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This is a generalisation of split() that can split by any type of vector, not just factors. Instead of returning the keys in the character names, the are returned in a separate parallel vector.

Usage

vec_split(x, by)

Arguments

x

Vector to divide into groups.

by

Vector whose unique values defines the groups.

Value

A data frame with two columns and size equal to vec_size(vec_unique(by)). The key column has the same type as by, and the val column is a list containing elements of type vec_ptype(x). Note for complex types, the default data.frame print method will be suboptimal, and you will want to coerce into a tibble to better understand the output.

Examples

vec_split(mtcars$cyl, mtcars$vs)
#>   key                                                  val
#> 1   0 6, 6, 8, 8, 8, 8, 8, 8, 8, 8, 8, 8, 8, 8, 4, 8, 6, 8
#> 2   1             4, 6, 6, 4, 4, 6, 6, 4, 4, 4, 4, 4, 4, 4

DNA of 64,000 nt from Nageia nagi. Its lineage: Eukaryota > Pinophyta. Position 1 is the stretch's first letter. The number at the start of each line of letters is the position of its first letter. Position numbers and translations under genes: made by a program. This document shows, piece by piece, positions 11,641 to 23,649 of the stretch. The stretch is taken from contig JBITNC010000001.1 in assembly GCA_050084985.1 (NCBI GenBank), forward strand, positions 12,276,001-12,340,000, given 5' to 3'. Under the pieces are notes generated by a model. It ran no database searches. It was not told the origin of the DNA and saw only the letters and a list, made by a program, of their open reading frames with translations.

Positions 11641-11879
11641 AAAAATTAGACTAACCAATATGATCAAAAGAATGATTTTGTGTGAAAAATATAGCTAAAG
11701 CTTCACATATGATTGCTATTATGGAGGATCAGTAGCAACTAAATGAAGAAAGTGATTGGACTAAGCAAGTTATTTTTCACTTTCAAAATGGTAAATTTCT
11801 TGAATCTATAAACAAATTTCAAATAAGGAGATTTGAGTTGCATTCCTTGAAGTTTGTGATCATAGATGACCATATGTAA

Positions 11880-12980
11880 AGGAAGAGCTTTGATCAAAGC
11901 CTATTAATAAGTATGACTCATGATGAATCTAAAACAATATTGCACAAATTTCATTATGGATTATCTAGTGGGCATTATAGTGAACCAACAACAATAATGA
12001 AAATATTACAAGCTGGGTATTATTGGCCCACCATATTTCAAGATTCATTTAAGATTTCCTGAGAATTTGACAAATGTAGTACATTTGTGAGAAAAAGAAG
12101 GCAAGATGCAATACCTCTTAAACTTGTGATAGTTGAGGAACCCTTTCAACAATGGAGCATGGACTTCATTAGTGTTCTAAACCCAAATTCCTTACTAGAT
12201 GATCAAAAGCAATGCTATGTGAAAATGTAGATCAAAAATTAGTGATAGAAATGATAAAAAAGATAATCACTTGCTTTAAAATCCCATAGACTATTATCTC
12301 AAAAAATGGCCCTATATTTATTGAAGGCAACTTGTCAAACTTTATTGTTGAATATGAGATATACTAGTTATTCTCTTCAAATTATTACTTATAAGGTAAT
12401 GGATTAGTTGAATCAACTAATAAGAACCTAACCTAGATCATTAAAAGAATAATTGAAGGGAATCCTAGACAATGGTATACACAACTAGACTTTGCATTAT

vec_split(mtcars$cyl, mtcars[c("vs", "am")])
#>   key.vs key.am                                val
#> 1      0      1                   6, 6, 4, 8, 6, 8
#> 2      1      1                4, 4, 4, 4, 4, 4, 4
#> 3      1      0                6, 6, 4, 4, 6, 6, 4
#> 4      0      0 8, 8, 8, 8, 8, 8, 8, 8, 8, 8, 8, 8

if (require("tibble")) {
  as_tibble(vec_split(mtcars$cyl, mtcars[c("vs", "am")]))
  as_tibble(vec_split(mtcars, mtcars[c("vs", "am")]))
}
#> # A tibble: 4 × 2
#>   key$vs   $am val           
#>    <dbl> <dbl> <list>        
#> 1      0     1 <df [6 × 11]> 
#> 2      1     1 <df [7 × 11]> 
#> 3      1     0 <df [7 × 11]> 
#> 4      0     0 <df [12 × 11]>